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Zion’s Sorrows due to Jehovah’s Anger
In this second dirge, the cause of Zion’s woe is dwelt upon. Jehovah has become angry with His people, therefore He has cast them off. Zion’s miseries are the judgments of God, which have been sent because of Judah’s sins. In structure the poem is an acrostic, each v. being of triple character, as in Lamentations 1. The prophet speaks.
1-10. The agonies caused by Adonai’s anger.
1. The beauty of Israel] the Temple (Isaiah 64:11), or possibly the heroes of Jerusalem (2 Samuel 1:19). His footstool] the ark of the covenant (1 Chronicles 28:2), or possibly the sanctuary (Psalms 99:5; Psalms 132:7; Isaiah 60:13).
2. Swallowed up] i.e. destroyed by earthquake. Habitations] open villages of the shepherds. Strong holds] fortified towns.
3. All the horn] better, ’every horn,’ in the sense of self-protection or of resistance, the horn being a symbol of strength.
4. In the tabernacle of the daughter of Zion] The division of the v. in AV is faulty. The colon after Zion should stand after eye, as in RV.
6. As if it were of a garden] i.e. God has destroyed His Temple as easily as a man removes a vintage booth, which has served its purpose, from a garden (Isaiah 1:18).
8. He hath stretched out a line] Jehovah surveys, but to destroy: cp. Isaiah 34:11; Amos 7:7.
9. Her gates are sunk into the ground] a metaphor expressing their total destruction, not a vestige being left above ground. The law is no more] including the national ritual and government. Her prophets also find no vision] because so hardened by sin.
10. The elders.. sit upon the ground] i.e. in banishment.
11-19. Zion’s bitter sorrow and lamentation.
11. The scene of Jerusalem’s woes is to the poet heartrending. My liver] a phrase not found elsewhere in OT., but expressive of strong emotion: cp. our English use of ’spleen’ and ’humorous.’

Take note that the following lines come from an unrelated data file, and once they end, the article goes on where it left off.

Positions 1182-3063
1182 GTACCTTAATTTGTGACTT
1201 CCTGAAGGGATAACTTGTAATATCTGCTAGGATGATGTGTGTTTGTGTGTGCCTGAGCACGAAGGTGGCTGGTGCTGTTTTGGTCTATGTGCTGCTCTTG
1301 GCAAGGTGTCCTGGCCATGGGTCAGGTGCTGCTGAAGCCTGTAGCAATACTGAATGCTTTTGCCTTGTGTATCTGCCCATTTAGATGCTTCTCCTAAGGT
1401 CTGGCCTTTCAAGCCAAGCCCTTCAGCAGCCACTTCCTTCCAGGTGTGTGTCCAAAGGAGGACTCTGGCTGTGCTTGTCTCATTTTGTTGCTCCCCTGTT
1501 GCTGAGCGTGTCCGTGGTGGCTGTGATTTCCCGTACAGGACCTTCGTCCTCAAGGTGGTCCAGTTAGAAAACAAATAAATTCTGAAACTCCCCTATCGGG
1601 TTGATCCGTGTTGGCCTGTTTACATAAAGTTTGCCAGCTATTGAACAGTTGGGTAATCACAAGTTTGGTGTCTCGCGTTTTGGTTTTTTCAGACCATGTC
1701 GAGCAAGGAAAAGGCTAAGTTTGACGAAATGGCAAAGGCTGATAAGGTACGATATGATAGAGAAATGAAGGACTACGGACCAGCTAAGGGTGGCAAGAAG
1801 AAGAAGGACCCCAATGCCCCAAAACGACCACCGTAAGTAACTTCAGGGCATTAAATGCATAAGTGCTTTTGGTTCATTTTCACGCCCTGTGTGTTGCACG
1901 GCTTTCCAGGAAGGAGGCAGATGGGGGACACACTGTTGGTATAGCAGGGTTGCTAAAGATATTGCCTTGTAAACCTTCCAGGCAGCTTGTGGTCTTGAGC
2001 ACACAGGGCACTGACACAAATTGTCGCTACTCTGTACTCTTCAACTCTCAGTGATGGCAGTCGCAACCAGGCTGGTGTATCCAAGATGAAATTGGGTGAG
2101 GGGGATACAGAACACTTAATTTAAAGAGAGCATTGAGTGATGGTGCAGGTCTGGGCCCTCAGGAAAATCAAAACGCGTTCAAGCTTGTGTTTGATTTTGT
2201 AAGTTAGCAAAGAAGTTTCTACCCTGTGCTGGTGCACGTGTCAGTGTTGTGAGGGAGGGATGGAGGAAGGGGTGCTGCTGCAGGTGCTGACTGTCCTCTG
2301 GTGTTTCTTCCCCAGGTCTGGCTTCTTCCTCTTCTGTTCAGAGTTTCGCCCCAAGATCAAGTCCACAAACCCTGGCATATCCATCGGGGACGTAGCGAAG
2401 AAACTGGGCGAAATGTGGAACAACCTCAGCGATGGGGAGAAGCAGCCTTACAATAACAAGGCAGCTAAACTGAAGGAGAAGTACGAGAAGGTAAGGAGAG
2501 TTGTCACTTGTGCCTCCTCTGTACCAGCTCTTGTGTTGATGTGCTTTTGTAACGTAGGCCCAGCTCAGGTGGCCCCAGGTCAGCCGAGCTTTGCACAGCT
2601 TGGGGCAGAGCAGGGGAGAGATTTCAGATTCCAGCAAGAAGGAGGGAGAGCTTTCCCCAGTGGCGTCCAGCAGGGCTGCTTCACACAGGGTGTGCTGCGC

12. The picture of helpless, innocent children crying in vain for food is touching.
13. What thing shall I take to witness for thee?] RV ’What shall I testify unto thee? ’in the sense of attempting to comfort Jerusalem.
14. False burdens] RM ’oracles of vanity’ (Jeremiah 23:33). Causes of banishment] The Heb. word employed here is not found elsewhere, but probably means things which draw aside and drive out (Jeremiah 27:10, Jeremiah 27:15).
17. The Lord hath done] The poet points to Jehovah as Zion’s Destroyer, only later to show that He may become her Saviour.
18. O wall] apostrophised as a human mourner (Isaiah 14:31). No rest] RV ’no respite.’ Apple of thine eye] lit. ’daughter,’ i.e. pupil of the eye: cp. Psalms 17:8.
20-22. In bewilderment Zion appeals to Jehovah.
20. To whom thou hast done this] viz. to His own chosen people. Children of a span long] RV ’the children that are dandled in the hands’: op. Lamentations 2:22, Jeremiah 19:9.
22. My terrors round about] as in Jeremiah 6:25; Jeremiah 20:3, Jeremiah 20:10. Jehovah has now summoned His terrors (Magormissabib), as at other times He had summoned His people to the festivals (a solemn day).
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Text Courtesy of BibleSupport.com. Used by Permission.
Dummelow, John. "Commentary on Lamentations 2". "Dummelow's Commentary on the Bible". https://www.studylight.org/
the Fifth Week after Epiphany